Here's What Happens if Your Pet Insurance Company Fails

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  • Pet insurance claims are protected by a state guaranty association.
  • These claims must be made before the pet insurance company becomes insolvent.
  • Your state guaranty association will insure your pet insurance claims up to a maximum amount, usually $300,000.

The insurance industry, like banking, is heavily regulated. When big insurance companies run into financial difficulty, the U.S. government will typically swoop in to bail them out. But what happens when small insurers -- like some pet insurance companies -- falter? Who steps in to ensure policyholders get money on their claims?

What happens if your pet insurance company fails?

Pet insurance companies are protected by state guaranty associations. If an insurance company becomes insolvent, these associations will pay claimants up to a certain amount -- usually $300,000 per individual -- for claims filed before the insurance company failed.

All 50 states, plus the District of Columbia and Puerto Rico, have guaranty associations. Wherever a pet insurance company is headquartered, it must become a member of that state's guaranty.

Insolvencies are rare. But when they happen, a state guaranty association will typically do several things:

  • Put the company in receivership. The guaranty association will try to prevent the company from becoming insolvent. If this fails, the guaranty will move on to the next three steps.
  • Transfer policies to another insurance company. Much like the FDIC auctions off the deposits of failing banks, the state guaranty will look for other insurance companies to pick up policies.
  • Sell the insurance company's assets. This money will be used to pay back claims that were filed before the company became insolvent.
  • Dip into the state guaranty's funds. State guaranty associations are nonprofits and are funded by insurance companies themselves. If an insurance company's assets cannot pay back claims, the state guaranty will dip into its funds to pay policyholders up to a certain amount.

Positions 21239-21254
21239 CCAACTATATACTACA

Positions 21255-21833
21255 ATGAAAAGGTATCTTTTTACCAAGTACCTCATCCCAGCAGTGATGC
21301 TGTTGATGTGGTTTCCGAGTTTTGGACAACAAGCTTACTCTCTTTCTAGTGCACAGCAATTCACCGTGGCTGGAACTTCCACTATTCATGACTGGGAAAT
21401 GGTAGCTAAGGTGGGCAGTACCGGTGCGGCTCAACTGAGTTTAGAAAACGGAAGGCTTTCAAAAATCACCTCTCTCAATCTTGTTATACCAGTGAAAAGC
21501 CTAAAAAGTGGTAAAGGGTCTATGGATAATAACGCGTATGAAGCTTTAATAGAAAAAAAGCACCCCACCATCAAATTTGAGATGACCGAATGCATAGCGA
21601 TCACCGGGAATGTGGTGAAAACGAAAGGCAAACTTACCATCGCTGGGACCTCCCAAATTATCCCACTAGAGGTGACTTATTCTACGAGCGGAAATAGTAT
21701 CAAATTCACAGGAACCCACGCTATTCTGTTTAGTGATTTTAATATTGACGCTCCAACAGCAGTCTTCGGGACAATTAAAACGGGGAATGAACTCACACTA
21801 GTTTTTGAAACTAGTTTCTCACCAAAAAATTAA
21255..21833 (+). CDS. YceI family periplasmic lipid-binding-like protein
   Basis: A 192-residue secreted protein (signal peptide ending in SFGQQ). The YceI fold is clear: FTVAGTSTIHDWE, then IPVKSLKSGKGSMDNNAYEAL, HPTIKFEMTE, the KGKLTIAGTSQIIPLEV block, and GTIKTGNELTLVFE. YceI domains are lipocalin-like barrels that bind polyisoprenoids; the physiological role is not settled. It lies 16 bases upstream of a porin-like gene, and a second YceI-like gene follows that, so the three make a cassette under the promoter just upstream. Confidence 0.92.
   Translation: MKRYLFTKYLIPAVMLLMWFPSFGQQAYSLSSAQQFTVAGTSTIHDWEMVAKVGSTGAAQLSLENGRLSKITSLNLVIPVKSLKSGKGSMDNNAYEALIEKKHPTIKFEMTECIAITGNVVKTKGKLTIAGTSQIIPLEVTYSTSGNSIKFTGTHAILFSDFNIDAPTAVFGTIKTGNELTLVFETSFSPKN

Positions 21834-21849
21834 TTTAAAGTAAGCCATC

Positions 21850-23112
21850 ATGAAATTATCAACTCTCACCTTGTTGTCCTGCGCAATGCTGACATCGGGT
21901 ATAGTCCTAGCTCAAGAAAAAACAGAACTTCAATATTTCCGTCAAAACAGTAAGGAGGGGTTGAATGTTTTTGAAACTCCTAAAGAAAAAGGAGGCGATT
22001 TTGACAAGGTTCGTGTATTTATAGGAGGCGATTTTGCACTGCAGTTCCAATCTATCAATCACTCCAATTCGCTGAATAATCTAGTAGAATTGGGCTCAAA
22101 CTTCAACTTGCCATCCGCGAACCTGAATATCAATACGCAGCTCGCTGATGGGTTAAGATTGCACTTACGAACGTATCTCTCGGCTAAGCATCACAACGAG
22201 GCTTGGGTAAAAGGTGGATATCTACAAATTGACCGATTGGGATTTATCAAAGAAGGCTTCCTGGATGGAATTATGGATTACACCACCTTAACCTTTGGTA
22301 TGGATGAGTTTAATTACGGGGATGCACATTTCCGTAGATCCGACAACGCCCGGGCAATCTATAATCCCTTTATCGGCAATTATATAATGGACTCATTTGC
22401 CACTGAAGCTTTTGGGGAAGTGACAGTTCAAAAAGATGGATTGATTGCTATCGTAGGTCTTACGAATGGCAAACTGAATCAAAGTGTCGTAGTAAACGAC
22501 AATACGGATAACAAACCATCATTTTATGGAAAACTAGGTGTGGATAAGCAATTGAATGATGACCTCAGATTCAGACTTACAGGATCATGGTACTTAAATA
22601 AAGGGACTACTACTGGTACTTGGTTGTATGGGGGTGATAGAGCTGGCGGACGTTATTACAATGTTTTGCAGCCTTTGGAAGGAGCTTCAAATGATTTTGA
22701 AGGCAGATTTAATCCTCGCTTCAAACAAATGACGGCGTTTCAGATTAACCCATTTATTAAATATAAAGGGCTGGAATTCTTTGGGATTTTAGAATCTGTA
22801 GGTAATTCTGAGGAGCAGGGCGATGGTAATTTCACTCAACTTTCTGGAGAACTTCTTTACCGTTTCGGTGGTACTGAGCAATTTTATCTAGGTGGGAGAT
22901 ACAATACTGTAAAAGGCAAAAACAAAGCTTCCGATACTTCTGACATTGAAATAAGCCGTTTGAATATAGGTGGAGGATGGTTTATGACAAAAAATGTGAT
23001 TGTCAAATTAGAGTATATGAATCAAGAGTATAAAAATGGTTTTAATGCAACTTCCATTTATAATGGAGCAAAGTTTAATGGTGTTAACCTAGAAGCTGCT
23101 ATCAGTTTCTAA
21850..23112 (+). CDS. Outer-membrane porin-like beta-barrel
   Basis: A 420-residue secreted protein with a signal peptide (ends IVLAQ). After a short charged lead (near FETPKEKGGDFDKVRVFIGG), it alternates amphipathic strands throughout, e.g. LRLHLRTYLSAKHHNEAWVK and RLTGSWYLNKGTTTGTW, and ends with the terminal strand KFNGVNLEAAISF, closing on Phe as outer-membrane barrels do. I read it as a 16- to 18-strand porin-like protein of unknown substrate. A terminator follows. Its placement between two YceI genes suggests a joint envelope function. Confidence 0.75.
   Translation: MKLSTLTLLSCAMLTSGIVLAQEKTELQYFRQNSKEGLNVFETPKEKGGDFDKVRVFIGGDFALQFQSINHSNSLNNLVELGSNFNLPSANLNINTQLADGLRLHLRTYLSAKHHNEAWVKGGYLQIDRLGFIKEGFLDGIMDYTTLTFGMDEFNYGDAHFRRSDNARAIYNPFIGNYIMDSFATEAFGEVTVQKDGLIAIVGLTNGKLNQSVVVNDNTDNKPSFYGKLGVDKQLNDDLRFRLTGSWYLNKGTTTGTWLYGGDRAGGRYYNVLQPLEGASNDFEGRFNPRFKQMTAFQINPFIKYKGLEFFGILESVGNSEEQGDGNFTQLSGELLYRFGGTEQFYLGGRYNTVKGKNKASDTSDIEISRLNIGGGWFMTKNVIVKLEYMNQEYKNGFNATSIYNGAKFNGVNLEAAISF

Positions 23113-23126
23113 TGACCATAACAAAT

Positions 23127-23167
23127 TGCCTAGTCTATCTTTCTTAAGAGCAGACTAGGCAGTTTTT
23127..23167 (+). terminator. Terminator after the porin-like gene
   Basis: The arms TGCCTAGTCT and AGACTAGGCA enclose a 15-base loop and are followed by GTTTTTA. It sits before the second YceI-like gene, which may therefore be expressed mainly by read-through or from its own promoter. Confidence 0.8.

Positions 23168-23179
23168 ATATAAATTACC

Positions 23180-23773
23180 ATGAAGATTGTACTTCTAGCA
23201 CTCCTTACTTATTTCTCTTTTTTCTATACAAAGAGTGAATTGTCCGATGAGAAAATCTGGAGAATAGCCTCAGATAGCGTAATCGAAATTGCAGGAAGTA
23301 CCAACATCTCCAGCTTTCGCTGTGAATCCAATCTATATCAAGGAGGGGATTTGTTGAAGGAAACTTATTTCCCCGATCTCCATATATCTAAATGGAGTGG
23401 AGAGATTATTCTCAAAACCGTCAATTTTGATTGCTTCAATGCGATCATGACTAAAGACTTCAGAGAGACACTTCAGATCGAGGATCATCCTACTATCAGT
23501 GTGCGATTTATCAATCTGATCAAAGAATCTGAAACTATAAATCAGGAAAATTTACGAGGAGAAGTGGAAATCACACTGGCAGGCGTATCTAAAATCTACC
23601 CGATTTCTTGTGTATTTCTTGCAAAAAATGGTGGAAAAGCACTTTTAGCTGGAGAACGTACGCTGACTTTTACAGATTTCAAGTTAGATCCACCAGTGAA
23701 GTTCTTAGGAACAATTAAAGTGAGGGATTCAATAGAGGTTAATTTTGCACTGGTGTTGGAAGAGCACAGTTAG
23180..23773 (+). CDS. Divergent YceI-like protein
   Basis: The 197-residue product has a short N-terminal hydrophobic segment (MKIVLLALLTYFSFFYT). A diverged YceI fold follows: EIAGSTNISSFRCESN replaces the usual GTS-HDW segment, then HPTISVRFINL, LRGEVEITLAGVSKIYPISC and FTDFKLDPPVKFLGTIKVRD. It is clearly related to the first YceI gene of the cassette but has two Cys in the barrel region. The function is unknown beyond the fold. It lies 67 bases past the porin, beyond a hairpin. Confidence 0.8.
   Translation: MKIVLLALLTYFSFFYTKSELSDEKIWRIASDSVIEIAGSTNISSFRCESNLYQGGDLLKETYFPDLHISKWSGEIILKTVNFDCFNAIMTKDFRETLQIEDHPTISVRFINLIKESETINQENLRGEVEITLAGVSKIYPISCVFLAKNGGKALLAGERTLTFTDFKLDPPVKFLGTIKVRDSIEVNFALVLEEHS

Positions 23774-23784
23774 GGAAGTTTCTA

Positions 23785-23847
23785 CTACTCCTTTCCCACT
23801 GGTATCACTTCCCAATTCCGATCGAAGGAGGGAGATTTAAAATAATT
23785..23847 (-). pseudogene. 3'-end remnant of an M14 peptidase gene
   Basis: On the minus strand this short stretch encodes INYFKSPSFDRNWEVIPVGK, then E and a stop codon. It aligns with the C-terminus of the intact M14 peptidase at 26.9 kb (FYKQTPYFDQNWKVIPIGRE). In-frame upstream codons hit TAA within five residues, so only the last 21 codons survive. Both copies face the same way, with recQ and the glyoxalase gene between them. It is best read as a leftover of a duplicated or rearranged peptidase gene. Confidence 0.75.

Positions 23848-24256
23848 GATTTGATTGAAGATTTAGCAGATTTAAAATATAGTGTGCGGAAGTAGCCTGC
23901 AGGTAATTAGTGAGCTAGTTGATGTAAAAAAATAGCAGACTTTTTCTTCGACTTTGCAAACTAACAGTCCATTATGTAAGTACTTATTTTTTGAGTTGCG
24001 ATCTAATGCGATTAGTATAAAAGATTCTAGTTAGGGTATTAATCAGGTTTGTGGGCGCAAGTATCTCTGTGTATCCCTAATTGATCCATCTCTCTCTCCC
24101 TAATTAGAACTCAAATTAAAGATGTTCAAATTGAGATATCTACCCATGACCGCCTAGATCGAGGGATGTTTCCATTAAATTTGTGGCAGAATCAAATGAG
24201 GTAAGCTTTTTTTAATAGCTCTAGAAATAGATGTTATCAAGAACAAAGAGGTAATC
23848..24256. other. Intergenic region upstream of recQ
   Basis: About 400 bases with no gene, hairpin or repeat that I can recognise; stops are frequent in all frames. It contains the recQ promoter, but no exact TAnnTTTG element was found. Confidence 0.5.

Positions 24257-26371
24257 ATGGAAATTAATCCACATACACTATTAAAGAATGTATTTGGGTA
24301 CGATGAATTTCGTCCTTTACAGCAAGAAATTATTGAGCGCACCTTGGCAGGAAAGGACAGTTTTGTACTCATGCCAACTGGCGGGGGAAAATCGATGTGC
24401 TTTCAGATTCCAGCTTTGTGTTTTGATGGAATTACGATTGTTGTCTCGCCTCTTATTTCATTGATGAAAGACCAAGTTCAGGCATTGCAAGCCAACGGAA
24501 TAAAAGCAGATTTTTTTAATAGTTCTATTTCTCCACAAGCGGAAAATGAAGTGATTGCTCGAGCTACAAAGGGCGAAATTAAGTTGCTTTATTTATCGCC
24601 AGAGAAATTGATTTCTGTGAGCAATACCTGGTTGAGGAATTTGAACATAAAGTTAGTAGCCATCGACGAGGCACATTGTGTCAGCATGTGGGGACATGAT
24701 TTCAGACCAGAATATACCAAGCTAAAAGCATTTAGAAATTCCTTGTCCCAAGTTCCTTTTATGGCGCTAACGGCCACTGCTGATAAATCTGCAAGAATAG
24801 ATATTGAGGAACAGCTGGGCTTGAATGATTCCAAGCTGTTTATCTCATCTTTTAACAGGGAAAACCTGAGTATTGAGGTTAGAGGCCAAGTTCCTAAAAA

Will you get the full payout for your pet insurance claims?

Unless you're performing heart surgery on a humpback whale, then, yes, you'll likely get the full payout that your policy allows.

Most state guarantees will give a maximum of $300,000 for property and casualty claims, which pet insurance, like auto and homeowners insurance, falls under. That's enough to cover the average unexpected vet bill for both a dog ($1,270 to $2,803) and a cat ($961 and $2,487).

That said, you'll only get the full payout if you filed your claim before the insurance company went insolvent. If you filed after the company failed, your state's guaranty association cannot promise your claim will be paid.

How to avoid risky insurance companies

Before picking a pet insurance company, take a look at its credit rating to assess its financial strength. These ratings range from A to C or D, and you can usually find them on the company's website. Alternatively, you can search for the company's profile on the websites of the following five major credit rating agencies:

A rating of A or higher (A++, AAA, Aaa) indicates that the crediting agency has confidence in the insurer's ability to pay policyholders and meet its own financial obligations. Ratings of C or D, however, means the rating agency lacks faith in the insurance company's financial commitments.

Even if a company has a good financial standing, it can be downgraded to a lower rating over time. A good practice, then, is to check your pet insurance company's financial standing the day before your policy renews. If the company is still financially strong, you can continue your policy. Otherwise, you might want to pick a better pet insurance company if your current insurer's finances have declined.

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